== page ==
Juni Fisher is the real deal – a Western singer who actually IS a cowgirl. Tehachapi feels like home to this singing cowgirl. She filled the house when she performed last June in Fiddlers Crossing. She’ll ride into town again on April 13 for a 7 p.m. concert in the same venue, and tickets are already going fast!
Fisher grew up horse crazy on a San Joaquin Valley citrus farm, achieving 4-H and FFA honors, listening to the music of Marty Robbins, Joan Baez and Burl Ives and learning Western songs from her father. While in elementary school, Fisher began singing in a trio with her two sisters. She started playing guitar at age seven and wrote her first song at age eight.
After graduating from Strathmore High School, Fisher rode her way through the Equine Science program at the College of the Sequoias in Visalia, helping neighboring ranchers train horses and winning top honors at Intercollegiate and Quarter Horse shows. Singing big band standards with a dance orchestra was a way of earning entry money for horse shows. Meanwhile, she continued to write her own songs.
Fisher moved to Santa Ynez, CA, in 1984 to train cutting horses, and she was soon asked to join a local band. It wasn’t long before she was singing in Los Angeles clubs with a popular country band, playing the Western and cowboy music she loved.
In 1991, Fisher traded her quarter horses for hunters and jumpers when she accepted a one-year position with a Tennessee hunt club. Living near Nashville gave her the opportunity she needed to hone her songwriting skills. She and her husband, Rusty, still live in Tennessee with their horses.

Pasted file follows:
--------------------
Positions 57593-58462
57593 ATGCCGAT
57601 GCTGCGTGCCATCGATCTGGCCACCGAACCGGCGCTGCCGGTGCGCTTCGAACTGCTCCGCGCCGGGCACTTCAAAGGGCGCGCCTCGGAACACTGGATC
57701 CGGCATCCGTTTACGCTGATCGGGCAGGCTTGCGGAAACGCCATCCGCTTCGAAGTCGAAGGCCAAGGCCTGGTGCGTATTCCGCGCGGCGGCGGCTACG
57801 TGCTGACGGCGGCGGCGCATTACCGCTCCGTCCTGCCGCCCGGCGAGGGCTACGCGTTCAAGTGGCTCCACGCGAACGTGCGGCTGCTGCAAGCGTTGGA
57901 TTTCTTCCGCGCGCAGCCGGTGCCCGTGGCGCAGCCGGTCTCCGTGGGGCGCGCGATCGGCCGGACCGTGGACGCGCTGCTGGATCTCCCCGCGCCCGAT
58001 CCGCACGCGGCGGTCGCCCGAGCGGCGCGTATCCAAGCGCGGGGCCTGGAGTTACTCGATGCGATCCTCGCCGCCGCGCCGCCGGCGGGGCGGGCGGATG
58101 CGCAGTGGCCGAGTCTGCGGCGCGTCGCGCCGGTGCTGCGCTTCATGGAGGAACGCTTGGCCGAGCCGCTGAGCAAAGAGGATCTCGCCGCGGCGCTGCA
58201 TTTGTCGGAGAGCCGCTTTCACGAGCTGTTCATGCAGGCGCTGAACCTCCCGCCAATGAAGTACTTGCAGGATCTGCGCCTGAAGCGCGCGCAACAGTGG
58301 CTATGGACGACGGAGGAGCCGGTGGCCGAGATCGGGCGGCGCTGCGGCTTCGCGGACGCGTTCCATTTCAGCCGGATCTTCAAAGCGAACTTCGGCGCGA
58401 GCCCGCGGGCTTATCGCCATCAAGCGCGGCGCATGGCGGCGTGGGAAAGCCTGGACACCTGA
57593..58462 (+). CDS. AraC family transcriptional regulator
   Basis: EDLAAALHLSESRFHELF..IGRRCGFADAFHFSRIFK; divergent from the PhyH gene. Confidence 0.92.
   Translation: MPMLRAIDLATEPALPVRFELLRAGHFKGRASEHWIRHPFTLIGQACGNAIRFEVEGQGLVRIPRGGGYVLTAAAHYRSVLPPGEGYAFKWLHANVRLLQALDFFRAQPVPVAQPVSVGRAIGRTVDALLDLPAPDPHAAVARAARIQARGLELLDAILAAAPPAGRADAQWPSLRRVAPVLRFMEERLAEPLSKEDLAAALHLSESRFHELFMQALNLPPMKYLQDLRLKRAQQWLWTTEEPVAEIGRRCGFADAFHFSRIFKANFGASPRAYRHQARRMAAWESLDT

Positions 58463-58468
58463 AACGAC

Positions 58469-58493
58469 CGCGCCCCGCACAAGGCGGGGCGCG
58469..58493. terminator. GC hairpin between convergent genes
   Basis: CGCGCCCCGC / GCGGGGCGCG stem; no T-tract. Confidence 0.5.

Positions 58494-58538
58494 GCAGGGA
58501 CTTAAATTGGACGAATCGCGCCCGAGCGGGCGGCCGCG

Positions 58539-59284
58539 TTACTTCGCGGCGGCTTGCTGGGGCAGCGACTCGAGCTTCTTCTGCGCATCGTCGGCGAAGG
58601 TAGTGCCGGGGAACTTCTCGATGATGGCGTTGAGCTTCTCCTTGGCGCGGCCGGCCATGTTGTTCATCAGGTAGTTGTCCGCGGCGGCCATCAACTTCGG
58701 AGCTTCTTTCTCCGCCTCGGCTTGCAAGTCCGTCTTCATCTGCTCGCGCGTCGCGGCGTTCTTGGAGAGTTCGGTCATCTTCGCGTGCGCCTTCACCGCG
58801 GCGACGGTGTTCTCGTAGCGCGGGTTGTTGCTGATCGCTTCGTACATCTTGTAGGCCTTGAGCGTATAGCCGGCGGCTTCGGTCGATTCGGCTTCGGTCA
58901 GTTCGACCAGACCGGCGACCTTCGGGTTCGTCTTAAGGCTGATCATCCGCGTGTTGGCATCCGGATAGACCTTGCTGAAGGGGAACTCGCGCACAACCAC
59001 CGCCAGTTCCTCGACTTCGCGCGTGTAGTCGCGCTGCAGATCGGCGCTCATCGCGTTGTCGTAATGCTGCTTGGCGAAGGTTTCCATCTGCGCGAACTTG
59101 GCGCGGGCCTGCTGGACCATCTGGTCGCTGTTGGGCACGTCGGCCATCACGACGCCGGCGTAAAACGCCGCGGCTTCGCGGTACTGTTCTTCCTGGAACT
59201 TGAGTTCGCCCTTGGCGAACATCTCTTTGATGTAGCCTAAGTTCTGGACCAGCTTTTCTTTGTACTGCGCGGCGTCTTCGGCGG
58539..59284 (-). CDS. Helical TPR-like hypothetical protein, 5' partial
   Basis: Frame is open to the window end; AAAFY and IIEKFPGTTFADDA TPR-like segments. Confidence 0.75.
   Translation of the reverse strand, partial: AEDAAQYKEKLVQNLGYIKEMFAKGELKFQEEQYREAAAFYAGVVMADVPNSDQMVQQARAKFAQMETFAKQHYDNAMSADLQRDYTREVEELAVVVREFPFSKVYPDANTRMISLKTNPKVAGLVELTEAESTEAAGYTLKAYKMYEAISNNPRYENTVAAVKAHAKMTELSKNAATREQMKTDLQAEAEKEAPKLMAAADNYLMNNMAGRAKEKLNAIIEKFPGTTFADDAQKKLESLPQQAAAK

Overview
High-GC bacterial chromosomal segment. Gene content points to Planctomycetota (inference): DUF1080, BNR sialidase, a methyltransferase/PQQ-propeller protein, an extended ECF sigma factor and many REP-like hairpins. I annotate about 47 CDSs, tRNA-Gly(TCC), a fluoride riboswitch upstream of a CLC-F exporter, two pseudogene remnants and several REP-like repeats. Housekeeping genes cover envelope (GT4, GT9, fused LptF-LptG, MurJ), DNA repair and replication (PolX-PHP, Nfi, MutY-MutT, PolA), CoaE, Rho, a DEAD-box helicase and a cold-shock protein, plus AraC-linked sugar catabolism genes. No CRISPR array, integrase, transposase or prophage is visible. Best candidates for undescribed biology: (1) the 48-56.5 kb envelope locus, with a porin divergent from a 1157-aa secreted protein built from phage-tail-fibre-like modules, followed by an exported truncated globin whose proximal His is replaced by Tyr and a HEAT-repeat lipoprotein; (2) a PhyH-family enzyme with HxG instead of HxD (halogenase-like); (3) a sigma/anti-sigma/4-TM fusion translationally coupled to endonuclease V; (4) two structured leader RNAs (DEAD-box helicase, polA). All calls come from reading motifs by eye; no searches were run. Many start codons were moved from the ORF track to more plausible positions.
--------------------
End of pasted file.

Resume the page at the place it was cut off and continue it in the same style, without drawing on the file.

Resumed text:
In 1999, Fisher recorded her first Western album, “Tumbleweed Letters.” The album led to an invitation to perform at the Monterey Cowboy Poetry and Music Festival in 2004. That appearance launched her full-time professional career as a Western singer-songwriter. Five albums and many awards later -- including the 2007 Western Music Association Song of the Year, 2006 WMA Female Vocalist of the Year, 2005 Academy of Western Artists Western Female Vocalist of the Year, and 2005 WMA Crescendo Award – Juni Fisher is one of the most popular singing cowgirls on the Cowboy Poetry and Folk Festival circuits.
In her spare time, she also loves to go fly fishing.
Tickets for the April 13 concert are $15, available at the Apple Shed and Mountain Music, or may be reserved by calling 661-823-9994. As always, coffee, tea and refreshments are included in the ticket price. Fiddlers Crossing is at 206 East F Street, next to Mountain Music, at Robinson in Downtown Tehachapi. Doors open at 6:30 p.m.